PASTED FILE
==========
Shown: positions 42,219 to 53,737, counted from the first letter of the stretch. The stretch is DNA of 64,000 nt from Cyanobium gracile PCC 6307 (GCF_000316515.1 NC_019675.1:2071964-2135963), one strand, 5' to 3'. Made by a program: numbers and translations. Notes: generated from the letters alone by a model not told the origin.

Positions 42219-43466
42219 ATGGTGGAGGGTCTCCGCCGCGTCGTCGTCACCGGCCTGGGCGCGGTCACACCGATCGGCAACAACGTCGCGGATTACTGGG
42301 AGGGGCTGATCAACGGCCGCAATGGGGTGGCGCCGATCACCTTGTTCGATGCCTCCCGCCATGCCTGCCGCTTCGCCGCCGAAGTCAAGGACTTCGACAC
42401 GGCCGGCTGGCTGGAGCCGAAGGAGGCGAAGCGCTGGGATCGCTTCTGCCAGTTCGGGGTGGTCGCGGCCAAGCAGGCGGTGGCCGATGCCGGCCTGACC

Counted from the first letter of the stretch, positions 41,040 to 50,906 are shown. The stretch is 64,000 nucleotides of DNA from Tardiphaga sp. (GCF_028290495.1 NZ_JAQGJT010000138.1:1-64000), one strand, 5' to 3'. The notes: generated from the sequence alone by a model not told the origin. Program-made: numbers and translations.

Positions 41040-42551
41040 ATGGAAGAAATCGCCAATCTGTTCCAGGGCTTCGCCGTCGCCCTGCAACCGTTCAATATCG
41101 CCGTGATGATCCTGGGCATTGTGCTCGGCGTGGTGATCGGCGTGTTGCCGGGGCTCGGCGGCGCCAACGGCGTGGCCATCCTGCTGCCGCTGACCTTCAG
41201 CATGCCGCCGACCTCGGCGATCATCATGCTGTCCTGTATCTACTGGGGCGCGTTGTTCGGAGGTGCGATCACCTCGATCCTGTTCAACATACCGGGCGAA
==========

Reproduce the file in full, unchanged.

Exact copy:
Shown: positions 42,219 to 53,737, counted from the first letter of the stretch. The stretch is DNA of 64,000 nt from Cyanobium gracile PCC 6307 (GCF_000316515.1 NC_019675.1:2071964-2135963), one strand, 5' to 3'. Made by a program: numbers and translations. Notes: generated from the letters alone by a model not told the origin.

Positions 42219-43466
42219 ATGGTGGAGGGTCTCCGCCGCGTCGTCGTCACCGGCCTGGGCGCGGTCACACCGATCGGCAACAACGTCGCGGATTACTGGG
42301 AGGGGCTGATCAACGGCCGCAATGGGGTGGCGCCGATCACCTTGTTCGATGCCTCCCGCCATGCCTGCCGCTTCGCCGCCGAAGTCAAGGACTTCGACAC
42401 GGCCGGCTGGCTGGAGCCGAAGGAGGCGAAGCGCTGGGATCGCTTCTGCCAGTTCGGGGTGGTCGCGGCCAAGCAGGCGGTGGCCGATGCCGGCCTGACC

Counted from the first letter of the stretch, positions 41,040 to 50,906 are shown. The stretch is 64,000 nucleotides of DNA from Tardiphaga sp. (GCF_028290495.1 NZ_JAQGJT010000138.1:1-64000), one strand, 5' to 3'. The notes: generated from the sequence alone by a model not told the origin. Program-made: numbers and translations.

Positions 41040-42551
41040 ATGGAAGAAATCGCCAATCTGTTCCAGGGCTTCGCCGTCGCCCTGCAACCGTTCAATATCG
41101 CCGTGATGATCCTGGGCATTGTGCTCGGCGTGGTGATCGGCGTGTTGCCGGGGCTCGGCGGCGCCAACGGCGTGGCCATCCTGCTGCCGCTGACCTTCAG
41201 CATGCCGCCGACCTCGGCGATCATCATGCTGTCCTGTATCTACTGGGGCGCGTTGTTCGGAGGTGCGATCACCTCGATCCTGTTCAACATACCGGGCGAA